Training Camp | 2021

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Practice Points: Defense Enters "Airplane Mode"

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OXNARD, Calif. – For the most part, the last practice before padded work looked like a win for the Cowboys defense.

All three levels of defense made impactful plays against the offense Tuesday, including a handful of interceptions from the secondary.

"We're going to fly around. No fly zone. We're going to call it 'airplane mode,'" rookie cornerback Kelvin Joseph said.

On to the highlights from Tuesday's no-pads session:

  • He hasn't been here long, but Tuesday looked like Damontae Kazee's best day in a Cowboys uniform. Working predominantly as a starting safety, he was active all over the field during the defense's strong day. The highlight might have been the best play of the entire day, as he perfectly read and broke on a pass from Dak Prescott over the middle of the field. Prescott was looking for Malik Turner on a slant, only for Kazee to step in front of the pass and take it the other way for a touchdown. It was the type of playmaking the Cowboys are hoping to see plenty more of from the veteran.
  • Cornerbacks Trevon Diggs and Maurice Canady also recorded interceptions against Prescott in situational team drills. Diggs' pick was in tight quarters in the end zone as Prescott looked for wide receiver Noah Brown against the sideline. Canady made a diving interception on a crossing route intended for wide receiver Cedrick Wilson.
  • Adding size and length was a clear emphasis with the Cowboys' offseason moves on the defensive line, and that was on display Tuesday. Rookie Quinton Bohanna and veteran Brent Urban batted down multiple passes at the line of scrimmage. Bohanna, listed at 330 pounds, also showed good quickness getting off the snap and in pursuit of tackles. Fourth-year defensive end Dorance Armstrong added a couple of would-be sacks, taking advantage of extra reps while star passer DeMarcus Lawrence starts camp on the Active/Physically Unable to Perform list.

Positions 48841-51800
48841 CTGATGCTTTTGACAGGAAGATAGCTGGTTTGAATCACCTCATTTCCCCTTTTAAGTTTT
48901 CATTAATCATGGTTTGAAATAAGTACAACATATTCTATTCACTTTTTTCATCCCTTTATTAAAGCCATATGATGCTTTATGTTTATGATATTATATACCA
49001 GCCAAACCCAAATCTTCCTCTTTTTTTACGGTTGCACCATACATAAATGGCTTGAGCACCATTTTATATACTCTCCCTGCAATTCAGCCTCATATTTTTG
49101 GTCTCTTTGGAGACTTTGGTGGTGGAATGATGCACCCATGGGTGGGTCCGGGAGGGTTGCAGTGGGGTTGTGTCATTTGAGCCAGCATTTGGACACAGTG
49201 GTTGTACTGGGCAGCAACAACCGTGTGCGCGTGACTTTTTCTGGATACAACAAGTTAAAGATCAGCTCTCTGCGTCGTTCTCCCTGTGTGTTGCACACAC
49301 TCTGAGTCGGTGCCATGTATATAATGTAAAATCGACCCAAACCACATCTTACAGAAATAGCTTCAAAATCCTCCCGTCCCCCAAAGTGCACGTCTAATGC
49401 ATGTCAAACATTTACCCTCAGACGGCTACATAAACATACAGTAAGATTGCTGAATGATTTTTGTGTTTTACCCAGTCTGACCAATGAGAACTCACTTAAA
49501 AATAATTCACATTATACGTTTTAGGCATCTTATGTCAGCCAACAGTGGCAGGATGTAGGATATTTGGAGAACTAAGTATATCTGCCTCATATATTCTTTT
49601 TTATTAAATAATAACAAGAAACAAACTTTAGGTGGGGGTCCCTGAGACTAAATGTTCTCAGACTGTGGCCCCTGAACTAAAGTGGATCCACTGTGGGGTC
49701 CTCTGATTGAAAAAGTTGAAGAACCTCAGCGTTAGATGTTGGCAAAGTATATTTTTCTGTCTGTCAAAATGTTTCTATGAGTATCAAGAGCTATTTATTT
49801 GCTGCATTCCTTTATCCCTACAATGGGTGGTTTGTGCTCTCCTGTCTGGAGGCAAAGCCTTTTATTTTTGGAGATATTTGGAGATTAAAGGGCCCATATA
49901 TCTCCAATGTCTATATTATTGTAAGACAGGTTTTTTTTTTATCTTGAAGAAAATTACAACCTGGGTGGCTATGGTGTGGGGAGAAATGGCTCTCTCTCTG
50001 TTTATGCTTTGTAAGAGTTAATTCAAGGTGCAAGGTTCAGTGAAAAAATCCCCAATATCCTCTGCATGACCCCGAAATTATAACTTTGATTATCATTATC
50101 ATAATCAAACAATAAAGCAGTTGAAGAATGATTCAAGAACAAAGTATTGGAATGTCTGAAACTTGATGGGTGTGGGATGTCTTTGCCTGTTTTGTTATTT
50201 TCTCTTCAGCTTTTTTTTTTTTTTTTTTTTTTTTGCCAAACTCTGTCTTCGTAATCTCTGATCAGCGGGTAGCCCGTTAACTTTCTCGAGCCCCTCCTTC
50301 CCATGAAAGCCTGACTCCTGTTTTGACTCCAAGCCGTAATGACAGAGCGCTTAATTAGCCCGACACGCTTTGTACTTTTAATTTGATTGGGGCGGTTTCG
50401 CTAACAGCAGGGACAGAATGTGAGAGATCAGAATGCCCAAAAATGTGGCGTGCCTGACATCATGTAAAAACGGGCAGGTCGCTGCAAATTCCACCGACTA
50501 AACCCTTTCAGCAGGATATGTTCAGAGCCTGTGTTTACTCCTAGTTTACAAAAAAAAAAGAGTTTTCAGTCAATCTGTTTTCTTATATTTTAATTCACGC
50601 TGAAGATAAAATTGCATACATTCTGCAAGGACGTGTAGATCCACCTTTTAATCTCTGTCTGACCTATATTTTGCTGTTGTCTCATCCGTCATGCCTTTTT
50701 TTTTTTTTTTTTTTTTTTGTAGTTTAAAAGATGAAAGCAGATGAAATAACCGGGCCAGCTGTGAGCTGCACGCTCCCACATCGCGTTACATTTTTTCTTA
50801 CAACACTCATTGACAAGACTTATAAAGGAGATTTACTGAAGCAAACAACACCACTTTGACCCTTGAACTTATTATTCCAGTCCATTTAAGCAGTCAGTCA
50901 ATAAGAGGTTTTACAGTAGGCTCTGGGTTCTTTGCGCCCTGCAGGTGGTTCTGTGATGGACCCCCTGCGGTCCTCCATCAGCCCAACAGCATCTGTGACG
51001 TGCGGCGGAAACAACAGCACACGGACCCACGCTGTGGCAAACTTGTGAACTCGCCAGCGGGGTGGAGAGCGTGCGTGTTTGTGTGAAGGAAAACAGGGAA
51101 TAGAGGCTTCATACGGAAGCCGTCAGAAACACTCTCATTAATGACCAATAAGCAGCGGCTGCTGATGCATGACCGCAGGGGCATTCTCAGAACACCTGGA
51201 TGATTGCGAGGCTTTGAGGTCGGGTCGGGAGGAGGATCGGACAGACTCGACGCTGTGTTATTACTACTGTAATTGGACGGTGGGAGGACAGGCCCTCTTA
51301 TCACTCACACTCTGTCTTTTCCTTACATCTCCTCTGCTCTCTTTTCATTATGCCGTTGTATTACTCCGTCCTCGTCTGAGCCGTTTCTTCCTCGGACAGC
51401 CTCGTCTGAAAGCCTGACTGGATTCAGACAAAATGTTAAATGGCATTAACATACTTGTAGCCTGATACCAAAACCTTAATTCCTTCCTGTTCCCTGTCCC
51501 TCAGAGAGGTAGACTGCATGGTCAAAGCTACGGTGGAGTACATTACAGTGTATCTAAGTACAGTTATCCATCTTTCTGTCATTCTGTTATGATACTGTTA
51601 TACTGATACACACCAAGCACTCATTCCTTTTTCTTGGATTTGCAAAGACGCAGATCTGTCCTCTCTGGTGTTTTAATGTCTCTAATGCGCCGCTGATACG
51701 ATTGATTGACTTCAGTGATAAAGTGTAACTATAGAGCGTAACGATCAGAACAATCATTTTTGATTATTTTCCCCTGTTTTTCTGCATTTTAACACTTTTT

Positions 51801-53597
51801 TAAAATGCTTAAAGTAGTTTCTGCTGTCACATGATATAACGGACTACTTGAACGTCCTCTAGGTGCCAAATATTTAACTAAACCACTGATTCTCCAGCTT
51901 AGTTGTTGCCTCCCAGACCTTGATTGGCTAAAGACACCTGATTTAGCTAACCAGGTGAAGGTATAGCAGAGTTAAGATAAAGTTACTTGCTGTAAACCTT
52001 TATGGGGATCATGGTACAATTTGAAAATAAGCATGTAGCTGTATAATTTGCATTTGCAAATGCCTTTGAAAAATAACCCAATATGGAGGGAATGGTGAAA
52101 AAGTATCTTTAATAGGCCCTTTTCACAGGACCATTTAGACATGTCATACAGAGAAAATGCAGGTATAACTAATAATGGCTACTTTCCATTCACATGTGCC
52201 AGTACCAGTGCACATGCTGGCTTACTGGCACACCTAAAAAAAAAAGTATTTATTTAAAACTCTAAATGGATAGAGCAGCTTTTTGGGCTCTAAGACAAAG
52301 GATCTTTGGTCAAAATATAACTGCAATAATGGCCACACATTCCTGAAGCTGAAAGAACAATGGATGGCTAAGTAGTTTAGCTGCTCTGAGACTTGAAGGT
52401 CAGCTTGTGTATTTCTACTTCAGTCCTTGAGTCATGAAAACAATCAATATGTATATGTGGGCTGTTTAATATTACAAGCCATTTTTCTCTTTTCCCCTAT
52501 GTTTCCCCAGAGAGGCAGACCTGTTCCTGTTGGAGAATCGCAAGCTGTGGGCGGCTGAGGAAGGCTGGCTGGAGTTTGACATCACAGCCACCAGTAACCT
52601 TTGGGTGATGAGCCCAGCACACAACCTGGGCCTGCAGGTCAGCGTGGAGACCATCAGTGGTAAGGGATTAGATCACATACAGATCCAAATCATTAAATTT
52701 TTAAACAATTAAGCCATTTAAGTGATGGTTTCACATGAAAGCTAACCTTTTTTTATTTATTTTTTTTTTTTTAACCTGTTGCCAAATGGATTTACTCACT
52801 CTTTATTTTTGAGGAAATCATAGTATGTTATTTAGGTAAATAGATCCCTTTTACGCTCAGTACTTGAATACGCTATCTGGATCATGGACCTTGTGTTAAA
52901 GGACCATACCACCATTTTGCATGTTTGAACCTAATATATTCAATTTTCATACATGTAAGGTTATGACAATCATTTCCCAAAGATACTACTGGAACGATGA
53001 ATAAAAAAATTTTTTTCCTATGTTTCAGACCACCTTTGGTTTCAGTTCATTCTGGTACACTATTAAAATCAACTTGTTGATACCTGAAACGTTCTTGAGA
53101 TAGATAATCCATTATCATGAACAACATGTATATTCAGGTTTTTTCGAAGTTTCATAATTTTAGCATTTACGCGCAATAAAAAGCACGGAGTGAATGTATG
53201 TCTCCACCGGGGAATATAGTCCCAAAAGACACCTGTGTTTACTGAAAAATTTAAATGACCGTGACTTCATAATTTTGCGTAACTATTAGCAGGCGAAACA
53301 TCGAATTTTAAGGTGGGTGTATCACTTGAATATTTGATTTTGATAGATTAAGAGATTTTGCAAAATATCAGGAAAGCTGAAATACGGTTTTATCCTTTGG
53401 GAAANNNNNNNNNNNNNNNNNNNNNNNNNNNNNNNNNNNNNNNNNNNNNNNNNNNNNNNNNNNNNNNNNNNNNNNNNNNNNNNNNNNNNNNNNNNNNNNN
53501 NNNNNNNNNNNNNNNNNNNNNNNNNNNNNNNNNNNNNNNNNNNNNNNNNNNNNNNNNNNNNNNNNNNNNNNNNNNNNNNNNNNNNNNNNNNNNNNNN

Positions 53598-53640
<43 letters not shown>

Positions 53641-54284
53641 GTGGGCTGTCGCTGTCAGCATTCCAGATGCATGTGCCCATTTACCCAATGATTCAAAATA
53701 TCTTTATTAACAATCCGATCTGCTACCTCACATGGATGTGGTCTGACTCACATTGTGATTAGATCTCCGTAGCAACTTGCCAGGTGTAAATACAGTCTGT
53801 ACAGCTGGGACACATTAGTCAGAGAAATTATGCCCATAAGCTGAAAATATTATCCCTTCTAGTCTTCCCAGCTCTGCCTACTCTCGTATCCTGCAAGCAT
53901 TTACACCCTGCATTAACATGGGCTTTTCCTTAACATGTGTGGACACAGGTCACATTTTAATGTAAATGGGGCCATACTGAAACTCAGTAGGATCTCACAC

• Practice took a scary turn during red zone work when Prescott looked for Michael Gallup down the near sideline. Gallup and Trevon Diggs fought each other all the way down the field, with Diggs eventually breaking the pass up in the back corner of the end zone. The problem showed up when Gallup ran out of real estate and charged full speed toward the safety fence that circles the field. With nowhere else to go, Gallup somersaulted over the fence and into the restraining area where reporters watch practice. Gallup wound up being OK and returned to practice, but it provided a bit of a scare.
  • Safety Malik Hooker, who signed his contract early Tuesday morning after clearing all COVID-19 protocols, was at practice later in the morning. He stood with his new teammates in the secondary all through practice and afterwards when they caught passes from the JUGS machine. Hooker is wearing No. 28, the highest-profile safety to wear the number since Darren Woodson, a Ring of Honor member and the team's all-time leading tackler.
  • At the end of the two-minute drill, Blake Jarwin scored a touchdown over the middle, prompting a big celebration from his offensive teammates, who understand fully how tough the journey back has been since the ACL injury. But not to be outdone, on the next play as the No. 2 offense took over the red-zone drills, Jarwin's backup Dalton Schultz made a similar play, scoring a touchdown over the middle as well.
  • Zack Martin was at practice Tuesday and participated in the early work, but he once again sat out of team drills, giving Brandon Knight an opportunity to work at right guard. Martin spoke to reporters after practice and said it's all part of his plan with the training staff to limit the stress on his body heading into the season. Jourdan Lewis also sat out of practice after doing some rehab work at the start of the day. It's not currently clear what that issue is.
  • Backup quarterback Cooper Rush returned to practice after dealing with back spasms the previous two days but did not appear to take any team drill reps. Prescott, Garrett Gilbert and Ben DiNucci handled most of the work.

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